Saturday, February 25, 2006

Tired Mom's Talents

I am reading a good book called The Worn-Out Woman. I feel like it really applies to me because I have been exhausted all week. It seems staying up til 2 a.m. out at the coast (shocking, what those moms do out there!) wore me out and I caught the next bug that came down the chute and fought a low-grade fever and fatigue all week.

Anyway, before I sound like the old Yoder circle letter (the part about my ailments, I mean, not going to the coast and staying up late...can't imagine Aunts Ennie and Lyddie and Edna ever trying that....) we return to the book and an intriguing thought.

The authors claim that much of our exhaustion is due to working in areas that we are not good at. If we focus on serving where our talents and interests lead us, we will be a lot more energized.

That resonates with me, since nothing energizes me like speaking to women's groups and I am very thankful for the opportunities I get to do so. I also like to sew, and listen to people, and read, and email. I would be thrilled if I would be called on to serve in only those areas.

However. What about the fact that Ruth just had a baby and I know good and well that I should call and sign up to take a meal in but that sort of thing looks like this huge task to me? I am not good at planning menus, and I find it nearly overwhelming to come up with a menu, make the food ahead of time, put it in transportable containers, and deliver it. To people like my friend Rita, this kind of thing is second nature. And she packs it all in a pretty basket and tucks in an adorable little bouquet for good measure. But to me it looks as daunting as writing the Smucker circle letter does to my SIL Bonnie (who happens to be awesome at planning menus and cooking).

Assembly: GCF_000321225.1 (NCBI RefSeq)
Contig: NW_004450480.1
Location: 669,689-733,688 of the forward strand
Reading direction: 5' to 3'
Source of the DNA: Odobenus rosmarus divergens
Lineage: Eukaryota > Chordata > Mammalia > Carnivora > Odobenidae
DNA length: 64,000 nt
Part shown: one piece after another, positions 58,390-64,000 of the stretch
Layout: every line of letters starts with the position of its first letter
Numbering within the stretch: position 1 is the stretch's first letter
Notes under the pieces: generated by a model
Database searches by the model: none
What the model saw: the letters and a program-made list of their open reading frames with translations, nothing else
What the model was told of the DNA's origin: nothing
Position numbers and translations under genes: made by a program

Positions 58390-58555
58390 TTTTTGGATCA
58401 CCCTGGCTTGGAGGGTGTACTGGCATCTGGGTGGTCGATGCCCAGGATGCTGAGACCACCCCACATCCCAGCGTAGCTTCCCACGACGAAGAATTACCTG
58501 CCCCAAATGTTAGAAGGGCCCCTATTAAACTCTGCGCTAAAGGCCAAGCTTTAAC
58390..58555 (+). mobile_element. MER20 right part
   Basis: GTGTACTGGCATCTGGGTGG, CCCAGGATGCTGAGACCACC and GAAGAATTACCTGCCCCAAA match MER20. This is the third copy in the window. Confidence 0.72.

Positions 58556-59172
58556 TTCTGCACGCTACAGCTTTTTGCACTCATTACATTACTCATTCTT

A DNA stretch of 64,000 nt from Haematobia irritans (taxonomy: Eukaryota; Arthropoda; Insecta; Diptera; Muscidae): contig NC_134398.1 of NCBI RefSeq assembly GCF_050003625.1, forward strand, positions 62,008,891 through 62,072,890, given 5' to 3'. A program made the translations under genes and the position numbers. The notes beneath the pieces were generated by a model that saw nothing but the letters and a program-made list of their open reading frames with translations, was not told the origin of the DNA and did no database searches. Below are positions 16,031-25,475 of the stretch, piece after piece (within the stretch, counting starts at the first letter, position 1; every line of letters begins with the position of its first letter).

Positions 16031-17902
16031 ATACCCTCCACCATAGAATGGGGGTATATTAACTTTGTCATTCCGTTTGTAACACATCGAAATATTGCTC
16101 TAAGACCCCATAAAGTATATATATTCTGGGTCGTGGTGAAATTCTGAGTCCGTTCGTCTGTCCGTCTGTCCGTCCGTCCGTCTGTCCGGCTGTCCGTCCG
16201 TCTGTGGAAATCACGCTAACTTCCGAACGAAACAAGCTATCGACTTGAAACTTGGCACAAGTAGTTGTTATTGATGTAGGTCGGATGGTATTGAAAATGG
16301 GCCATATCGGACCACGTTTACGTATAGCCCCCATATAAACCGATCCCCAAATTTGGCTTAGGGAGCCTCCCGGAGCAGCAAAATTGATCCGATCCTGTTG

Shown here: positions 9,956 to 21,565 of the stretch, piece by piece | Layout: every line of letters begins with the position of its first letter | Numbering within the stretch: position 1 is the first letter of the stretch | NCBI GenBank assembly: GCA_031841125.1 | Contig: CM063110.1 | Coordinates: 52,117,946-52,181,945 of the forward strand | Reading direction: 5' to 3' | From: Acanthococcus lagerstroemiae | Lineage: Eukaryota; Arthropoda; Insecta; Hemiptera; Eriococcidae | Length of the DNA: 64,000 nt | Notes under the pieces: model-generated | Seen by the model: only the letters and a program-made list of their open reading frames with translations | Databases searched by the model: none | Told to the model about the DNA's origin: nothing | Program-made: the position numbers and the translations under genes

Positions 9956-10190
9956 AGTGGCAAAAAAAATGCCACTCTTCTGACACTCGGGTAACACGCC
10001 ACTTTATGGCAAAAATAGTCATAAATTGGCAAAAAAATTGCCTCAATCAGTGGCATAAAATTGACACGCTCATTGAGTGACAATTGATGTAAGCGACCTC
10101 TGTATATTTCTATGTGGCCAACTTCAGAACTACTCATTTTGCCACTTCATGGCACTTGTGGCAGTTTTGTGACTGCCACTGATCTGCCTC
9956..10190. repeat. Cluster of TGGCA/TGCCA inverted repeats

I have a feeling this book is kind of like Wild at Heart and lots of others, good in its basic philosophy but not quite realistic about the actual world we live in and the duties that face us every day. I can't imagine a day when I will never be expected to cook or sing or choose gifts for someone.

Quote of the Day:
"Right now there's about 1,537,000 seconds til Amy comes home. When you post it on your blog--if you write it tonight let's say at 7:00--by that time it'll be down to, uh, let me think, like 7000 seconds lower. Actually more than that, like 8000."
--Ben, the technical math guy


  1. I like that thought from the book. Here's a variation...

    I enjoy music and singing. I was a part of the church worship team and loved doing it. For the past couple of years though I have not been part of the worship team because I realized that:

    1) others were also sufficiently gifted in that area and the worship team worked just as well without me and

    2) being in the worship team kept me from devoting time to things that were more important - that were a higher calling for my life.

    I think we've been trained to feel guilty when we turn down a request that really isn't within our areas of gifting.

    You're right that you can't go through life doing only the things you're good at. But what about change in moderation, like removing just one thing from your week ahead that "just isn't you"? After you get over the shock of actually turning someone down, you'll probably feel just a little bit relieved.

    Now, onto my over-committed day! (How easy to give advise that I don't follow!)

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  3. I totally agree that a person will remain more energized by following what he / she is passionate about and spending more of their time doing that. Forcing yourself to do things that you don’t totally enjoy is draining. There is another philosophy that follows a similar paradigm. “Do what you love and the money will follow?” Unfortunately I am still spending WAY more money on golf that I am making so that particular philosophy appears flawed at best. ;) Sometimes reality just bites. ;)

  4. Dorcas, my friend, how many women do you need to make a group? I need you to come speak to me. Please????

  5. I'm glad somebody seems to be anxiously awaiting my arrival. :):):)